Procol Harum

the Pale

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The Lighter Shade of Impression

Mirek Plodzik - Poland

Polish / English translation by Darek Olak

'It seems as clear as yesterday ...' – a wet Friday afternoon when I got off the train; tense, slightly nervous and hypnotized. It wasn't yet the jitters which I was to share the day after, but something magic was in the air. 'It is only tomorrow' – I thought – somewhere in the center of Redhill, in Warwick Quadrant, at Harlequin Theater, an unusual concert was to take place.

Whether the best?

Seemingly it is difficult to answer or even impossible. But the answer may be only one – Procol Harum always plays just the same, simply the best! Every concert is great and can not be worse than previous one. Different – at most!

In spite of that fact, Redhill is not London. I managed to lose my way twice, thus I missed a meeting with Richard from Histon and Evyatar from Jerusalem. I remember very well the Friday banquet at Lakers Toby Hotel – when I drank one Guinness too much (maybe five, I do not remember) – and discussion with friendly Scotsman. I stubbornly maintained that concert in Warsaw, in 1992, had been better than in Glasgow. It was rubbish of course! Why? I had never been to Scotland and besides – Procol Harum always plays simply the best.

Always means everywhere.

Friday at Lakers Toby Hotel

From left: Tormod Ringvioll, Norway; Mirek Plodzik, Poland; Evan Wagshul, USA; Pat Keating, USA; Matilda Linder, Sweden.

From Saturday I remember sharply shining sun – surely reserved for that day by John and Diane from Shine On – spiritus movens of the whole venture. I recall good breakfast, hotel chats in the hall and a big book by James A Michener entitled Poland. I got it from friendly Stan from Essex. I have not read it until now. Then, in the company of my compatriot Mac – who lives in Derby – I went to the pub for a glass of beer. It was supposed to bring relief from our pain resulting from a long waiting for opening of the theater. 'A beer here is very heavy, do not drink too much,' – advised Mac. I did not take his advice and next morning I smarted from my recklessness. Additionally Umberto from Milan reciprocated sparing a bed in my room by treating me to another glass of beer.

I remember quite clearly smiling Ken from Nyack, clouds of cigarette smoke before the theater, hundreds of heads from all over the world talking in the language of Keith Reid and William Shakespeare, a whiteness of froth garlanding glasses of beer, colored – as if smiling – faces of balloons, high excitement and miserable appetite in a buffet. I also recall irritation for my poor English while a friend of Graham from Stechford made a date for a late dinner with Keith Reid's sister Sue ...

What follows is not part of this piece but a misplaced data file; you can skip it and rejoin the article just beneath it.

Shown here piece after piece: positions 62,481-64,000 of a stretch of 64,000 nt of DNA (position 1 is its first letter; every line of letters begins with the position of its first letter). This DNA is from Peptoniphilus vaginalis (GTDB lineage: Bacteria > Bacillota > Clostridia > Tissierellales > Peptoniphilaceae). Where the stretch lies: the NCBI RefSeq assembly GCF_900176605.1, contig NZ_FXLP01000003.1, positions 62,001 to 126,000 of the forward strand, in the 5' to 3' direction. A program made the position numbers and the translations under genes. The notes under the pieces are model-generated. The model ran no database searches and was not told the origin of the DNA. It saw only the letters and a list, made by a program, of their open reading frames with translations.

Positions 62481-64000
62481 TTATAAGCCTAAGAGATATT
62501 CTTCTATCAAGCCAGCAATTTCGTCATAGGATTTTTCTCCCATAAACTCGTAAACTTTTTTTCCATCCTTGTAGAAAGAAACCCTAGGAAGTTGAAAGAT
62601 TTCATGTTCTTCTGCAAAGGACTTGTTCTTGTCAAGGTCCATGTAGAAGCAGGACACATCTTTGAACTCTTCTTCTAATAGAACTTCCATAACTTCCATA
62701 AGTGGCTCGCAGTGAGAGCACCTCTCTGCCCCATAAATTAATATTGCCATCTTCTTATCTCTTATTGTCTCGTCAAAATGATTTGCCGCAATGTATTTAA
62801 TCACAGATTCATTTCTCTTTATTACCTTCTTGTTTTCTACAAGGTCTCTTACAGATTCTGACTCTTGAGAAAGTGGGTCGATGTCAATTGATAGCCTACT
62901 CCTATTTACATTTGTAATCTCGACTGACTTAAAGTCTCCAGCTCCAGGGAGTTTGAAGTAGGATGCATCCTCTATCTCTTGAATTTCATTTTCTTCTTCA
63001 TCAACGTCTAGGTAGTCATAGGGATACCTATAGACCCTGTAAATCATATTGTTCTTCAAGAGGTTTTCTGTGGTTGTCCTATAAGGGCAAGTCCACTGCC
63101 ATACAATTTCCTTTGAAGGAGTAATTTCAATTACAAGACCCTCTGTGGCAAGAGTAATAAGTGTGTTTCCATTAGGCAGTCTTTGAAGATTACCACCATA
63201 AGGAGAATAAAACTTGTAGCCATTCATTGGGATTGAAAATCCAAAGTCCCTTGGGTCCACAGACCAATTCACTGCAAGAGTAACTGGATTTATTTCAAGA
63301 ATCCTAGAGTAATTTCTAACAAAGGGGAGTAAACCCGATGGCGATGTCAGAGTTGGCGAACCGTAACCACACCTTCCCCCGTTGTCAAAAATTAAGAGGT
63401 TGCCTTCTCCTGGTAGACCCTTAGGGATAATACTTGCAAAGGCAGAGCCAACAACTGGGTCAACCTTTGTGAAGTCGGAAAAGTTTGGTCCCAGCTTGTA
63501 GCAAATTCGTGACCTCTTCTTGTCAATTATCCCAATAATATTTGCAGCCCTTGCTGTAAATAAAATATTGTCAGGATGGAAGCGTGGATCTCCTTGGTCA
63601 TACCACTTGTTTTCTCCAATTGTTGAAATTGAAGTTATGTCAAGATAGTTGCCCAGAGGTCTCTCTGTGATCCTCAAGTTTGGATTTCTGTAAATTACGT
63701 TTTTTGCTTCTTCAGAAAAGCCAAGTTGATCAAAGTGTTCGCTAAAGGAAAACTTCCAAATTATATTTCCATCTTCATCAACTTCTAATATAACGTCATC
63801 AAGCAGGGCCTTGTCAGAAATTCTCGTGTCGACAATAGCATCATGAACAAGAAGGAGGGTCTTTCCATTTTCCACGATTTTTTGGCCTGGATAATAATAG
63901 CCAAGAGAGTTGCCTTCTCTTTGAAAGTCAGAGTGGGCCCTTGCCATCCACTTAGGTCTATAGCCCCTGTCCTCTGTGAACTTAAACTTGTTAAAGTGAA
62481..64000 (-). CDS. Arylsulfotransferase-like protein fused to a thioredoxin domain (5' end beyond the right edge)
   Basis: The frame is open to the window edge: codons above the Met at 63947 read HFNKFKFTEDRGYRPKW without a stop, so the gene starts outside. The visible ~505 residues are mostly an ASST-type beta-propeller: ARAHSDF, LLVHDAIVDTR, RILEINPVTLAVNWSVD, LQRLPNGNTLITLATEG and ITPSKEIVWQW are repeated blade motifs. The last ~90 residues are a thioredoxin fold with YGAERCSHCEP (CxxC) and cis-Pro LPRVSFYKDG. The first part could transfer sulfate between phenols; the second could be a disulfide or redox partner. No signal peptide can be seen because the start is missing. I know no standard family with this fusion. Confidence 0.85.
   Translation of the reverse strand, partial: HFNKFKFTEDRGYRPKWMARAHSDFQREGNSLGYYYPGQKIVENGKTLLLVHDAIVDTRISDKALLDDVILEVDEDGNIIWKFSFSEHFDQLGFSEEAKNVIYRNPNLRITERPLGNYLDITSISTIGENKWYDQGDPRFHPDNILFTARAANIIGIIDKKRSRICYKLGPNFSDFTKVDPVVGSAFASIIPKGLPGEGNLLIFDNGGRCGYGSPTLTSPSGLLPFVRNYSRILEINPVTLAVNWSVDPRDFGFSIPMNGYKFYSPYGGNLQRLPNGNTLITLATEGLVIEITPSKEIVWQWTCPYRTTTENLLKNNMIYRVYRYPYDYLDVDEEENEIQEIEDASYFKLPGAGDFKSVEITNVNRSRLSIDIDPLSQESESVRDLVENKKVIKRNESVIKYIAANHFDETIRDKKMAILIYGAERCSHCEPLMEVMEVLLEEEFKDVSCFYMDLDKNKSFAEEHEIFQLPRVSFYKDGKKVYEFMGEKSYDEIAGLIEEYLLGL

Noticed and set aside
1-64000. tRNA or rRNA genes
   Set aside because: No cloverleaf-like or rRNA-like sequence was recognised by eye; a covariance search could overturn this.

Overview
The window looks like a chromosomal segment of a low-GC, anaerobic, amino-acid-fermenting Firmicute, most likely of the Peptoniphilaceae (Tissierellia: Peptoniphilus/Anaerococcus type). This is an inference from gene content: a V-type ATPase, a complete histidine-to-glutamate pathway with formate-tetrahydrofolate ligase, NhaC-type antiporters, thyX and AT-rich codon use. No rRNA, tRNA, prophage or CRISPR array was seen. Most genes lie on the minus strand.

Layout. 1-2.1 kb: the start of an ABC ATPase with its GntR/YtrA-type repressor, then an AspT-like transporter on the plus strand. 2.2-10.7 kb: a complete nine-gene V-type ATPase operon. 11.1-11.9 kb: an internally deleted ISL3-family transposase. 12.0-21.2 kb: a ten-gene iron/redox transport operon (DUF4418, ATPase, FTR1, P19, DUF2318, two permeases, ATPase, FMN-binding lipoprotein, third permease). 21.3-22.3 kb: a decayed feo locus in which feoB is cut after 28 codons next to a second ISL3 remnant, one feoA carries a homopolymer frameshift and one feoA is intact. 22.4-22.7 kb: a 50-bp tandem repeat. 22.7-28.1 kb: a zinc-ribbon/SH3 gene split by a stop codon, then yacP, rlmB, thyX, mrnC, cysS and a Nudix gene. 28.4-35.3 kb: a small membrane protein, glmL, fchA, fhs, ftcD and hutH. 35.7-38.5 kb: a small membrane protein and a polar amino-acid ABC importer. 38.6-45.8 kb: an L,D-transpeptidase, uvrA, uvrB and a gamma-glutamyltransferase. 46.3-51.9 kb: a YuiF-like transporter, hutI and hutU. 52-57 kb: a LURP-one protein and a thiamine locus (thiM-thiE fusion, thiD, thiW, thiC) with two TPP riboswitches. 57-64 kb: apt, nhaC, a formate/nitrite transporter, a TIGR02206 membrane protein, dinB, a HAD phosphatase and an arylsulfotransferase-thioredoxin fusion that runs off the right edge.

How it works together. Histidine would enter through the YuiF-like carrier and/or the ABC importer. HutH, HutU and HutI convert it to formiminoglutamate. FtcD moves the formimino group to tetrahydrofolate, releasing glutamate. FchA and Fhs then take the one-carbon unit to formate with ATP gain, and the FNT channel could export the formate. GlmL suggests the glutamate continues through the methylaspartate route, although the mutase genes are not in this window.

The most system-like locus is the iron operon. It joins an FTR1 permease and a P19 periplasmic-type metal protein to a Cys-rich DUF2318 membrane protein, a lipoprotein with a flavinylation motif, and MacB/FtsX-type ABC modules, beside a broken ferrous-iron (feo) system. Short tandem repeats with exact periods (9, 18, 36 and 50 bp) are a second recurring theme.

It is rather improper to mention about the concert itself! It was already described in deepest details by Roland from 'Beyond the Pale', Shine On, and many other great fun. And besides Procol Harum always plays simply the best! What is worthy to stress is fact that everybody who had not participated in the Procol Party should regret their mistake! Although during Broken Barricades the group still 'tuned' the instruments and Gary sung flat a little bit, but later on it was – as usual – great! And the audience? Unhappily it warmed up much slower than the band. Apparently a few months of waiting that evening had benumbed most of fun making us passive but faithful observers. The most important is that I heard 'my' In Held 'Twas In I and I was a witness of the unusual – twice as good original – performance of A Whiter Shade of Pale. Twice as good for twice as long! A Whiter Shade of Pale ... what else can be said about this pearl of rock not falling into repeating over again hackneyed truths? As a teen, I used to hate this record because – during playing it at the parties – other boys took the girls away from me.

I can not dance up to now!

I clearly recall pushing my way through the crowd after the concert to get autographs. From time to time I dropped something ... a Dictaphone, or record cover, or pencil, or notebook ... fancy! I have always been laughing at Inspector Clouseau and Lieutenant Colombo! I have seen with my own eyes (within a reach of my hand) 'the gods' from 'my first album' – the gray cover of Ninth. I could shake a hand of every one of them during the banquet. I wish somebody had arranged spiritistic sιance to let us have a chat with BJ, though his spirit was everywhere then! It was a great time! Chris disarmed me with his charming 'infantile' smile, Gary with his staring hidden behind double guard of high-mindedness and humor, Mick and Alan with self-effacing, Matt 'Baby' with an innocent glance and Franky with an inexhaustible galactic energy and with good looks. Fortunately, I took a lot of snapshots since my memory is fragile and as time goes on there are only remnants of memories; facts turns into hazy mist of the past ...

It is good then to take a lot of such photographs to make sure for the hundredth time that it was not a mirage then at that July night – to ascertain that one has really been there.

More Redhill anniversary pieces

A different translation of this article

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